Lets get things in perspective, wealth,foxhunting and gay marriage are more important to the tories with a touch of warmongering, the everyday humdrum lives of the populace are of little concern,just tip them upside down and empty their pockets,said a tory in the woodpile.

  • rate this
    +1

    Comment number 750.

    I fully support the decision to remove it from high earners. We've a total income of £25k a year and can afford to provide excellent quality of life to my daughters. Try budgetting better if you think you cant afford to lost the child benefit earning 50-60k a year. Try giving up on things you dont need and take for granted. If you want to keep your child benefit give me your salary, and have mine

  • rate this
    -1

    Comment number 749.

    Changes to child benefits should have been made as part of the upcoming Welfare Reform. That way the people that need help would be the ones getting it & large savings could have been made. The current change doesn't go far enough (basically because it's an almighty vote loser!). To still be handing out cash to 'support' people who are not on the breadline (or even close to it!) is ridiculous!

  • rate this
    0

    Comment number 748.

    Family A: 1 Parent on £50k pa, 1 unemployed = £50k pa total. They lose child benefit.

    Family B: Both parents on £49k pa = £98k pa total. They keep child benefit.

    Stupid idea!

    Either keep it for everyone and waste some of it on greedy, rich people. OR scrap it all together and pump the money in to subsidised childcare for most, and free childcare for low income families.

  • rate this
    0

    Comment number 747.

    I don't really think that anybody should be paid to have children.

  • rate this
    +1

    Comment number 746.

    If you are reliant on child benefit then you can't afford to have kids. Scrap it entirely, people need to learn personal responsibility, I wouldn't have a child until my girlfriend & I know full well we could afford the cost of bringing one into the world. I resent paying for the children of my peers when they have had accidental pregnancies knowing they didn't have an income to support it.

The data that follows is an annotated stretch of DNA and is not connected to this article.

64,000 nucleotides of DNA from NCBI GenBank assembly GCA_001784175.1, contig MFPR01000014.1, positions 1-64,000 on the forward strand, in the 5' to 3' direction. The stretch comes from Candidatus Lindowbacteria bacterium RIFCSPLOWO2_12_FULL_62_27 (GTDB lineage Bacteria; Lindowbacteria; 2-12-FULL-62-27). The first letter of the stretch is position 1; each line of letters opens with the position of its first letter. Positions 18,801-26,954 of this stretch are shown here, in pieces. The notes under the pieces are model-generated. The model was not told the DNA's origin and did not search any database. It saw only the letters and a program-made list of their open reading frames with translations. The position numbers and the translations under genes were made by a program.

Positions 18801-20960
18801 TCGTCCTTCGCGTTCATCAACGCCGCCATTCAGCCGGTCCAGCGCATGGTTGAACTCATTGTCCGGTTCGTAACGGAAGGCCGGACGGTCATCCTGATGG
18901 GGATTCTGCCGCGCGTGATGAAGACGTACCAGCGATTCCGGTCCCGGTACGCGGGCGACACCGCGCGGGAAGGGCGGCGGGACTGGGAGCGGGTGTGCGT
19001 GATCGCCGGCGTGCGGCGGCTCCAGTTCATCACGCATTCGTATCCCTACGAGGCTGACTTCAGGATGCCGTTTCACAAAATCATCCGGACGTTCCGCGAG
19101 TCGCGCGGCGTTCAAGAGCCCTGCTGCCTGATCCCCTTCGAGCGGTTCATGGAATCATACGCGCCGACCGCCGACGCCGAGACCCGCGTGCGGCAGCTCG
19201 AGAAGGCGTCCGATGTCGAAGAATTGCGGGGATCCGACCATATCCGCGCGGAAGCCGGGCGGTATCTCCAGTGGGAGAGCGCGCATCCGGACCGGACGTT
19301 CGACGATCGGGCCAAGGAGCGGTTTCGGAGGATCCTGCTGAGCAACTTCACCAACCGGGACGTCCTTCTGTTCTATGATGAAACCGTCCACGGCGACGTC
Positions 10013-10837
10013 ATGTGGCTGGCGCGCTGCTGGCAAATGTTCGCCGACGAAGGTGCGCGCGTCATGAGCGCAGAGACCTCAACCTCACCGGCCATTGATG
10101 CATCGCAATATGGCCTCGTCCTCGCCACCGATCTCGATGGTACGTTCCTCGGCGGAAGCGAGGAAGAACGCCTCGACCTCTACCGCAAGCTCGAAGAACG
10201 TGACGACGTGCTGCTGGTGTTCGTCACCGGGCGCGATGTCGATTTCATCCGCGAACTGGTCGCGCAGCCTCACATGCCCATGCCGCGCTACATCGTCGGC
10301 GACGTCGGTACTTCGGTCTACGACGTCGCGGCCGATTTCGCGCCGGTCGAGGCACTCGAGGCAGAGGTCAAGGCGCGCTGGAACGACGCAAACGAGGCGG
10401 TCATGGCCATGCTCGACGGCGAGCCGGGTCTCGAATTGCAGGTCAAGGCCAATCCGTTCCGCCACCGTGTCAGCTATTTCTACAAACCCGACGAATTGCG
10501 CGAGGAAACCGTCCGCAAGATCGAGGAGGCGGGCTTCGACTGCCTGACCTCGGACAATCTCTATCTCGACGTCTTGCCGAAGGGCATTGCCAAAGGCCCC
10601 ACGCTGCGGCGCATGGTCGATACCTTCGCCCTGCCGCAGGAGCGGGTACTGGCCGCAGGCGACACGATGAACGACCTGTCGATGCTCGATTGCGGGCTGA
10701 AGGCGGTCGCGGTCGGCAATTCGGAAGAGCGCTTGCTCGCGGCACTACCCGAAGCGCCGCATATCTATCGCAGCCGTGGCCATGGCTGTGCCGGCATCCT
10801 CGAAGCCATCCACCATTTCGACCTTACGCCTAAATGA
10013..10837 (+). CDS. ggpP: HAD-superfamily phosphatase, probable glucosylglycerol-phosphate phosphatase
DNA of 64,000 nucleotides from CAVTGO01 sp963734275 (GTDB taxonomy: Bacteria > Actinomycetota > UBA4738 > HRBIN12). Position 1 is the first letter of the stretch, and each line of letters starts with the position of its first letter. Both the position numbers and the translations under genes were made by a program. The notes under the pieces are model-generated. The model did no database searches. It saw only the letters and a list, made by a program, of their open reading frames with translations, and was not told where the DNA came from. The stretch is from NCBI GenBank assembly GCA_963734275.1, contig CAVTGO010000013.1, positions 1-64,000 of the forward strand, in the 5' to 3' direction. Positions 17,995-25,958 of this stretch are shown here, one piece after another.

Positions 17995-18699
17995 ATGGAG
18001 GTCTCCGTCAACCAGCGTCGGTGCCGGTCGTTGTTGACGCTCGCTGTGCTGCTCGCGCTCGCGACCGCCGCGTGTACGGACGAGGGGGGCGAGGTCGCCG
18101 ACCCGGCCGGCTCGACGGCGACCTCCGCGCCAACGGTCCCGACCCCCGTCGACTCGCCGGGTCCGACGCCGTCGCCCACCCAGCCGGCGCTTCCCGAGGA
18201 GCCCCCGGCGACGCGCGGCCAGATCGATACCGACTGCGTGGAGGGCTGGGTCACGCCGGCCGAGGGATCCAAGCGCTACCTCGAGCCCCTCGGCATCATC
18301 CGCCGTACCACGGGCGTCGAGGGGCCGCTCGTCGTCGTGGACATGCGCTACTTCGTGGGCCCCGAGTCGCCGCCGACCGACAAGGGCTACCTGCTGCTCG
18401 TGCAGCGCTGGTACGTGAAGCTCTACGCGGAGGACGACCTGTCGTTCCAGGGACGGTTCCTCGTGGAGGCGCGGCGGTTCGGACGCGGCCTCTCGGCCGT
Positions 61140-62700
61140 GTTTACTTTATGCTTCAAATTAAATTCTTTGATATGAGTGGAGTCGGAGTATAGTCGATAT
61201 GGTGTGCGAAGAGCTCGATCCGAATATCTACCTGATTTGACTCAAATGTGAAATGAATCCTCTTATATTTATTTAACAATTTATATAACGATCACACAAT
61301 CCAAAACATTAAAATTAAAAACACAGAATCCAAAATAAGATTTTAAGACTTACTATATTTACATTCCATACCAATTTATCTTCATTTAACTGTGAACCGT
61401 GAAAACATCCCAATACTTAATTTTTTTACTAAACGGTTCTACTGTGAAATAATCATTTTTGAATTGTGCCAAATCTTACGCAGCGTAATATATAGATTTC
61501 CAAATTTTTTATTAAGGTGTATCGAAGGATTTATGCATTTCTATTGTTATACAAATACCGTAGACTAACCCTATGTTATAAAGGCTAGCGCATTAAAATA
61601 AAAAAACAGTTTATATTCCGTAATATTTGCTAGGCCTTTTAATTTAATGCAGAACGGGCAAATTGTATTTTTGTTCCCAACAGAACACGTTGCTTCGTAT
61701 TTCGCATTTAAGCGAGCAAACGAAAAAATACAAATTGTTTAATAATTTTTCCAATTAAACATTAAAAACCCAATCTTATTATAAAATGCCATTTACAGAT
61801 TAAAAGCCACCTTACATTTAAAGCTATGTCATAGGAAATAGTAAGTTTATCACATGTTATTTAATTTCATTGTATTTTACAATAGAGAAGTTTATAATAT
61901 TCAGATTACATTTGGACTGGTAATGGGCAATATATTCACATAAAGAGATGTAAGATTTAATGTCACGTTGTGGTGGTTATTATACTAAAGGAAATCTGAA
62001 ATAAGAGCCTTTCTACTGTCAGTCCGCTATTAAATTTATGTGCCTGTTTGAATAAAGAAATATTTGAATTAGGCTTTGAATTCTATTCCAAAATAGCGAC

• rate this
    +2

    Comment number 745.

    I've lost any faith I had in the UK political system, they're self-serving careerists all but I will use my vote wisely at the next election and do my bit to put an end to these vindictive slash & burn policies the Tories are addicted to. I was once poor and relied on some state support it should be the same for all. The "fiscal deficit" is a gift chimera to these nasty, hate-filled idealogues.

  • rate this
    +1

    Comment number 744.

    My husband and I are childless because although we'd love to have a child, we don't feel we could afford to give a son or daughter the quality of life that they ought to have and that we had. We're in our late thirties now and are very sad that it will soon be too late and we'll probably never have the opportunity to be parents.

  • rate this
    +2

    Comment number 743.

    Some people really do need CB, others simply do not. .....a lot of people get les than 10k a year and have the same bills as you 50k earners, not all jobs pay high. Single mothers suffer more than anything else due to the pathetic attitude of some fathers....I am male and not as some idiots may think a "bitter mother".

  • rate this
    0

    Comment number 742.

    Wife " Why do you hate the masses so much dear".
    Cammy It`s in my DNA dear - They are to be worked till 70, Poor education, I`m so excited at stopping them university entrance.My unfair taxes are crippling them and i cant stand paying for their wretched kids.I`m becoming a dictator dear and the poor better watch out.

  • rate this
    0

    Comment number 741.

    Recognising that the state should assist people in bringing up children.

    If this is done through a tax allowance people who do not pay tax will not get any assistance so by making a universal payment everyone gets assistance.

    Those that pay taxes still pay tax and most will still be net tax payers.

    The universal payment is cheap and simple to administer and fair.